• 2019-03-27T18:30:00-07:00
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  • 2019-03-30T17:30:00-07:00
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  • 2019-04-22T12:30:00-07:00
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Sea Level Rising: Living With Water

Louisiana still is learning from Hurricane Katrina. Forecasts are dire for Louisiana to experience the second-highest sea level rise in the world. There is a big movement brewing in New Orleans to build adaptive "resilience zones." In Southeast Louisiana, the native peoples of the Isle de Jean Charles have become the first U.S citizens moving within their homeland displaced by climate change.

  • 2019-03-31T09:30:00-07:00
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  • 2019-03-31T11:30:00-07:00
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  • 2019-03-31T18:30:00-07:00
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  • 2019-04-06T17:30:00-07:00
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  • 2019-04-22T10:00:00-07:00
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Chesapeake: Can Oysters Save the Bay?

After centuries of over-harvesting and bouts of disease, oyster populations in the Chesapeake Bay plummeted along with profits for the oyster industry and the health of the Bay. In some areas, native oysters are becoming more abundant. But culture and ecology clash as watermen, who depend on harvesting oysters for income, are at odds with scientists and conservationists who want to restore oyster populations. Filmmaker Sandy Cannon-Brown looks at oysters and the people behind them in her documentary "Spat! Bringing Oysters Back to the Bay."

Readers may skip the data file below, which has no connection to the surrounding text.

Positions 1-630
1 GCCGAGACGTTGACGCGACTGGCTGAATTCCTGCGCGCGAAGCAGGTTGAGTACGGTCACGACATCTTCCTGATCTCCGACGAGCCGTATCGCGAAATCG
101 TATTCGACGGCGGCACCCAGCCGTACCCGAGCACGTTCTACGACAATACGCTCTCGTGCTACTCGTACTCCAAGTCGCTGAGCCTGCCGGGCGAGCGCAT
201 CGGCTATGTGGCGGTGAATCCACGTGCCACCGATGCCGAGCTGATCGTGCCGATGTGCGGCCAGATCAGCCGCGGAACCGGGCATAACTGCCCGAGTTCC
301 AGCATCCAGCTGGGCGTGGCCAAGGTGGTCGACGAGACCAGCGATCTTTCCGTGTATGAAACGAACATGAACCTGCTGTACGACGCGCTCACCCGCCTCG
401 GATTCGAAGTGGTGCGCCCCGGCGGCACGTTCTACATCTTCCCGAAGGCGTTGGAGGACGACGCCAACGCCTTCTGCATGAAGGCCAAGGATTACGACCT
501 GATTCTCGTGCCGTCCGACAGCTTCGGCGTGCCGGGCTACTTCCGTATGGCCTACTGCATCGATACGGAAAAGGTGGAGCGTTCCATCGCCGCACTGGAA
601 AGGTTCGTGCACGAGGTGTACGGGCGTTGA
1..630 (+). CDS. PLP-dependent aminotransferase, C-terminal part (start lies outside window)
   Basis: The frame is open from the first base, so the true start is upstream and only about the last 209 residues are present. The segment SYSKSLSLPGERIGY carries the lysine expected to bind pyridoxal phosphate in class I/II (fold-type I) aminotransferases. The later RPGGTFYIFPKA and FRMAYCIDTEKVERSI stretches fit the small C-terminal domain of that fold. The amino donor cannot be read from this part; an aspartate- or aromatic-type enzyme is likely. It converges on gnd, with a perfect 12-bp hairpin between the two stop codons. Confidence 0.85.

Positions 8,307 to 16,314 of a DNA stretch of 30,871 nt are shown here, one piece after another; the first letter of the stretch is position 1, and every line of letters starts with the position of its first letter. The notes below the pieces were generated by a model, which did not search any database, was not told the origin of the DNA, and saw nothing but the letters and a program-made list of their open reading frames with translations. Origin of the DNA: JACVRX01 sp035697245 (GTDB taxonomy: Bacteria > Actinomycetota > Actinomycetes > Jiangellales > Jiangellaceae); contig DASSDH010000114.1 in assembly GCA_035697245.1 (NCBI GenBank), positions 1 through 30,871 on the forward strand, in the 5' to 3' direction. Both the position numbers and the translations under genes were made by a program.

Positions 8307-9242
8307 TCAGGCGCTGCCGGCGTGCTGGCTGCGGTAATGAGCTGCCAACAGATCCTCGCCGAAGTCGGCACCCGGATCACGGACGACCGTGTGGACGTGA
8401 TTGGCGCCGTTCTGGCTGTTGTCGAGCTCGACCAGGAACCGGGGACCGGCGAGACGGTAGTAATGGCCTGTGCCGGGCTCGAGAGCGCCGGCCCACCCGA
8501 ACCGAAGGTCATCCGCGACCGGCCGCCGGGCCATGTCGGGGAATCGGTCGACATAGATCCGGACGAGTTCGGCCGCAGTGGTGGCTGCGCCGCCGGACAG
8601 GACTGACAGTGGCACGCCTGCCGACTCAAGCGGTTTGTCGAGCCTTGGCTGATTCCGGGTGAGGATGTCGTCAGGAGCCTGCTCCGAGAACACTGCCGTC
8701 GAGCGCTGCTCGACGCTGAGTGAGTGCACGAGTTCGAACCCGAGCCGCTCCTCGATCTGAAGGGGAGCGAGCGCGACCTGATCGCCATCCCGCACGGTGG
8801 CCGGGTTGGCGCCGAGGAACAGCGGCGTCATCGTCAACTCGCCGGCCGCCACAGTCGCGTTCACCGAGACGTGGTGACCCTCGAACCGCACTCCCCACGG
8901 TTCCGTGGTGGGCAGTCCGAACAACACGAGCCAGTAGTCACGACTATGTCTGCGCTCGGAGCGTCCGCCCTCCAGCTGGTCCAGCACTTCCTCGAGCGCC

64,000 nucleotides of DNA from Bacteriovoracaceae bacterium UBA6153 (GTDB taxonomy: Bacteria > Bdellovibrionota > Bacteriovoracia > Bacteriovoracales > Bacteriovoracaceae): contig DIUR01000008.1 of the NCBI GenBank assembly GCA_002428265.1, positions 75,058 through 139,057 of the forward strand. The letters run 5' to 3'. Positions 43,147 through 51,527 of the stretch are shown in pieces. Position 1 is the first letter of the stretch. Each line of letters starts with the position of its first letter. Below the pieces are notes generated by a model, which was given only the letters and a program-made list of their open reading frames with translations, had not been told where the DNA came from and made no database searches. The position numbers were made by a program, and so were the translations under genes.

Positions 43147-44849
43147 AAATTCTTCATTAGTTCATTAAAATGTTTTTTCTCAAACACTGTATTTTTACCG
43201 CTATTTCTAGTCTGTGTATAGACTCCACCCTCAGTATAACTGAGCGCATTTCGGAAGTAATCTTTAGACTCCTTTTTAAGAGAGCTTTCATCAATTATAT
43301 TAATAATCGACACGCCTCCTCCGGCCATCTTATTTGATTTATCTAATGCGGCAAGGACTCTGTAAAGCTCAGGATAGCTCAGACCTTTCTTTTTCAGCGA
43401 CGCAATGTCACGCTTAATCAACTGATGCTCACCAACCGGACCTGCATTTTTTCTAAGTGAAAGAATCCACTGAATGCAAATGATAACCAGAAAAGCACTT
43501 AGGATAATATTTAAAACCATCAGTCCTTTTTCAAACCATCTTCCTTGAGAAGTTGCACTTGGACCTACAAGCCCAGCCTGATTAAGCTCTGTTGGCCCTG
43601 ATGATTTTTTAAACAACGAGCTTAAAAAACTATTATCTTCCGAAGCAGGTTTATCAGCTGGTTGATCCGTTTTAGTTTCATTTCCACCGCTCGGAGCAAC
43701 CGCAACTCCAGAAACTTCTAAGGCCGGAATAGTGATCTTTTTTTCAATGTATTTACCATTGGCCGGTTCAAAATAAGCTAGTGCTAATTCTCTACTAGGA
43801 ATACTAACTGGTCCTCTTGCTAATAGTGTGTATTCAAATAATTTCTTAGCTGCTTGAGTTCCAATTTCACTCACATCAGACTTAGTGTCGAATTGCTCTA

• 2019-04-02T00:30:00-07:00
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  • 2019-04-02T04:30:00-07:00
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  • 2019-04-04T00:30:00-07:00
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  • 2019-04-06T00:30:00-07:00
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  • 2019-04-06T04:30:00-07:00
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Fracking Goes Global

(Earth Focus: Episode 52) U.S. domestic gas production is on the rise because of hydraulic fracturing, or fracking, a controversial method of extracting natural gas from shale rock by pumping millions of gallons of water mixed with sand and chemicals underground at high pressure. Environmentalists say this gas boon threatens water supplies and pollutes air. Now, as fracking expands around the world, so does growing resistance. "Earth Focus" looks at three countries on the new fracking frontline: South Africa, Poland, and the UK.